Strengthening Constitutional Self-Government

No Left Turns

The New Old Money

Given that the very rich in America tended to support Obama for President, should we be surprised that he’s giving them what they most want: reduced competition. The more the government regulates salaries, banks, and corporations, the harder it is for new money to rise up to challenge the latest batch of billionaires.

Discussions - 9 Comments

Listen to the gurgling, the bubbles bursting, as that sad little (argument) ship sinks. Part of that link from Matt deserves a direct quote:

"The top executives of America’s biggest companies are more willing to open their wallets for John McCain than his Democratic rival, donating 10 times as much to the Arizona senator’s campaign as to Barack Obama’s...

The presumptive GOP nominee has received $208,200 from the chief executive officers of the 100 biggest Fortune 500 corporations, according to a review of campaign finance reports. Obama has taken in $20,400 from the same group of people."

Now, I wonder:

1. If those CEOs of America's 100 biggest Fortune 500 corporations are part of "the very rich in America". I wonder how Mr. Adams is breaking down the idea of "the very rich," as I've only seen figures showing votes by income with the top category being $200K+/yr, with no more specific breakdown than that. Something tells me that, on average, these CEOs represent "the very rich" much more than the huge and not-exactly-pinpoint-specific group that is $200K+/yr. Indeed, they more likely represent "the latest batch of billionaires." Something tells me that they represent those guys (and a few gals) that rake in multi-millions or even billions every year.

2. Why would the CEOs contribute to McCain's campaign and then - if we're to believe the theory of Mr. Adams - vote for Obama? That certainly beggars belief, doesn't it?

3. What were those "very rich" CEOs supporting McCain for? Were they counting on him to provide "reduced competition" if elected?

4. Where does the "new money to rise up to challenge the latest batch of billionaires" exist, demographically speaking? Certainly, if it's someone who's trying to start a small business, those people could exist at almost any point along the socioeconomic spectrum, no? Looking at this chart, it seems that those making under $50K/yr. voted for Obama by even much larger margins (same with the $75-100K/yr. group). Any of these people in possession of an inspirational entrepreneurial spirit (and perhaps an Ayn Rand book or two) - some of them no doubt being the folks that so often call into Limbaugh's show and regale listeners with their spectacular rags-to-riches stories suitable for late-night infomercials (in order to instruct/warn us how the Mexicans are destroying America or that their welfare-leeching neighbor drives a Maserati, etc.) - seemed to prefer Obama, too. Strange world!

5. Why we were frequently told on this very blog that Obama's 7-point victory over McCain was not terribly significant, and quite far from any mandate, yet the 6-point preference for Obama within that vast group of $200K/yr. voters, is something that is supposed to tell us so much?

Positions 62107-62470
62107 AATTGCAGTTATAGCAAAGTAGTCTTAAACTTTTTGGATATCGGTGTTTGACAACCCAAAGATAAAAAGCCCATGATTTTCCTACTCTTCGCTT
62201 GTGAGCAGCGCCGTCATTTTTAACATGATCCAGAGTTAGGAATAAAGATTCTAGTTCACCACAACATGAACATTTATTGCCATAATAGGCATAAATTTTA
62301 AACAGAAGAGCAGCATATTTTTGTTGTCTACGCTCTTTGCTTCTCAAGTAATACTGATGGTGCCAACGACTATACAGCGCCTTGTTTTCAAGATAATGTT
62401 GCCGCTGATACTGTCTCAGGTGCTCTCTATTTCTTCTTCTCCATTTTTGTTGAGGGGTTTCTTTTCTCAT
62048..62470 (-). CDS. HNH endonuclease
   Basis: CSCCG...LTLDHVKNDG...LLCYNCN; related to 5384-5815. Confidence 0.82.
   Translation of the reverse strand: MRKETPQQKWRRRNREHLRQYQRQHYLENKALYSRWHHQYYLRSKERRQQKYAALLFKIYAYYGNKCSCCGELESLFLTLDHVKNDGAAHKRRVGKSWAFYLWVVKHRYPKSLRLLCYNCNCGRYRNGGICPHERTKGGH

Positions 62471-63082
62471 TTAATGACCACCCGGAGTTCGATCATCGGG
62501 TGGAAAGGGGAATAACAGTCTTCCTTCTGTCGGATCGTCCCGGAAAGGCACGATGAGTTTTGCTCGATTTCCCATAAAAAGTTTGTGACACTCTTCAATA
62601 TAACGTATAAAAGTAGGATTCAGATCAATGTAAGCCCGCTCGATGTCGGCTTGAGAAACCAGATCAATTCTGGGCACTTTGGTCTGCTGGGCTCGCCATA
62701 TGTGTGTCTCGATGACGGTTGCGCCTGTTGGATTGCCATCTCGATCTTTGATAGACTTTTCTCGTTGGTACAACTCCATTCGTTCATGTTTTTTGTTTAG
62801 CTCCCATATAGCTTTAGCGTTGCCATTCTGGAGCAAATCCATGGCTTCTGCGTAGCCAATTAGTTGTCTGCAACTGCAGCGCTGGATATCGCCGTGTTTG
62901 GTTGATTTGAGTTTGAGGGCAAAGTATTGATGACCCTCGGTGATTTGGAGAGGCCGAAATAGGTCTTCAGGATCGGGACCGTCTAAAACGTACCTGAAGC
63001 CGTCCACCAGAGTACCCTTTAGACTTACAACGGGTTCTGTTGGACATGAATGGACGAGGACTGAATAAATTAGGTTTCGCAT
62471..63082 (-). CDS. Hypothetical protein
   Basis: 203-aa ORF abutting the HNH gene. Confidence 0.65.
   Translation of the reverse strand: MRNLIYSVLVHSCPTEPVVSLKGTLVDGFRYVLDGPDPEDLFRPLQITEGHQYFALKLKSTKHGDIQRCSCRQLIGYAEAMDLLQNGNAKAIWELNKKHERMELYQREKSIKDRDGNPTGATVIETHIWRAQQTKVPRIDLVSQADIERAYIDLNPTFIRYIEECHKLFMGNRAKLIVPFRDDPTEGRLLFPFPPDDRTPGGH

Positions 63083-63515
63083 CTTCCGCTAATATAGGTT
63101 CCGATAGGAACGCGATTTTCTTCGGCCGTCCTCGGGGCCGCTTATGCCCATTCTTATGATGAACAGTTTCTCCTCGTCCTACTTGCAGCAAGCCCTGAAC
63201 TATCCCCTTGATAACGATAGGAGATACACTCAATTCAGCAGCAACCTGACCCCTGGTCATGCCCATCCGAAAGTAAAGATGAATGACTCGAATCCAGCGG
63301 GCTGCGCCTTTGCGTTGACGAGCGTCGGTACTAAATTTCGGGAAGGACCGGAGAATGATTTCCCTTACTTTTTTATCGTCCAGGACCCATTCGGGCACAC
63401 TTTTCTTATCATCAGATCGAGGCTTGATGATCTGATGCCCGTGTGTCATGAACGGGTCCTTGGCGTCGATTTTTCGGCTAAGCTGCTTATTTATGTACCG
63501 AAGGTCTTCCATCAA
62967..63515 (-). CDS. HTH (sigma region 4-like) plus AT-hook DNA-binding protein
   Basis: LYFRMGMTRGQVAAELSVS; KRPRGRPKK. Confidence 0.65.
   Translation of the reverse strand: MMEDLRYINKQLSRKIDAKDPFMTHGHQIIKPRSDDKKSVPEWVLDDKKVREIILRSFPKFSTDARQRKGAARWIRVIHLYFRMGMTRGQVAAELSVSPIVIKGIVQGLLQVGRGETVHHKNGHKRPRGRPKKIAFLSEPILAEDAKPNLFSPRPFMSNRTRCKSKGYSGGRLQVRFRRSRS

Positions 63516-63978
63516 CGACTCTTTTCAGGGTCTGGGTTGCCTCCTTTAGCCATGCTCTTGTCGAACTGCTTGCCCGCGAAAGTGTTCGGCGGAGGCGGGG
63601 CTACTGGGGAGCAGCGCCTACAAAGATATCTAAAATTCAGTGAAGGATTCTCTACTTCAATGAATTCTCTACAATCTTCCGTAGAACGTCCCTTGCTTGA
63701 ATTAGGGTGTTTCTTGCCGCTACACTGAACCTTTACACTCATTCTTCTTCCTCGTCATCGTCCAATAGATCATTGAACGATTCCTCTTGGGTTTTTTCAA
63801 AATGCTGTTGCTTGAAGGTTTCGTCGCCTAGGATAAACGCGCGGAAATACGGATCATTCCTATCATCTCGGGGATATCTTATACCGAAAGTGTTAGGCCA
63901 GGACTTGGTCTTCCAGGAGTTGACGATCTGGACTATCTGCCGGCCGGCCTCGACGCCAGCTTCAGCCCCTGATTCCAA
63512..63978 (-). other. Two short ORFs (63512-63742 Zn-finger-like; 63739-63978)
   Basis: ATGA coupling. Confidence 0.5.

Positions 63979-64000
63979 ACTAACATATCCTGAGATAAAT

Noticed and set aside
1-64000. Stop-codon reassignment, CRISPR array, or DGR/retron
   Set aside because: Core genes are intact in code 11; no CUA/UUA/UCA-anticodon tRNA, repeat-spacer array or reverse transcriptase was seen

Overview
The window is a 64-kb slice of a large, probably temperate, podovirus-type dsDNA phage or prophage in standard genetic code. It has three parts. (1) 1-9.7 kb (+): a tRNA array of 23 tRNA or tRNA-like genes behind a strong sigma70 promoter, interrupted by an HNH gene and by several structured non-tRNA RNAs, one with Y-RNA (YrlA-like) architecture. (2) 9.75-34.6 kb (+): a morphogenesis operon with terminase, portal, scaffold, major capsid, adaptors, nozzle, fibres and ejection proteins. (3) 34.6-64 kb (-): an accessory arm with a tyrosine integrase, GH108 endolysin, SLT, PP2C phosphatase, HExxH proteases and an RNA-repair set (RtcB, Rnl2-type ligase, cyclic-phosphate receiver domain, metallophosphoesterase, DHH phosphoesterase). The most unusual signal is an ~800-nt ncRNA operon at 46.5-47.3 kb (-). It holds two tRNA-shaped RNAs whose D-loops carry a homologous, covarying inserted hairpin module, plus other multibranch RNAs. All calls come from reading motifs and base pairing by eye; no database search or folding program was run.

6. Why would the very rich prefer to vote for Obama since he made it very clear from the get-go that his tax plan would expect more from them than McCain's plan would (wealth redistribution, socialism, Communism, totalitarianism, etc.)?

7. Why we have been told so often on this very blog - especially in response to things like Thomas Frank's thesis in What's The Matter With Kansas? that low-income voters are irrational when they vote against their supposed class interests - that economics are not, and should not necessarily be, the primary driver of voter behavior? If that is true, why can't the "very rich", however loosely defined that category may be here, operate in a similarly defensible fashion? Perhaps they cared more about moral values, and voted against the fear-mongering, warmongering, obscurantist McCain-Palin ticket, even if it will (if the right-wing fearmongering is to be believed) make so many of these very rich people very poor in no time at all?

8. If one is to follow Mr. Adams in this line of reasoning, then how to explain the preference of "the very rich", defined in the exact same way, for Bush over Kerry by a margin of 63% - 35% ?? [Now THERE is a clear preference!] Why would the NLT bloggers have voted for the obviously anti-capitalist, anti-"liberty" candidate Bush?? (hardy har har)

9. Why the right is becoming so desperately delusional, and shrill?

Matt, that was a very nice post, btw.

9. Why the right is becoming so desperately delusional, and shrill?

Because the left and the president and the conggress are runing around like kids who have broken into the toy store and are running around and messing and breaking things that they have no idea how to put right again. The only trouble with this party is that when it is over we will have the hangover. and the toy store will be a toxic wasteland.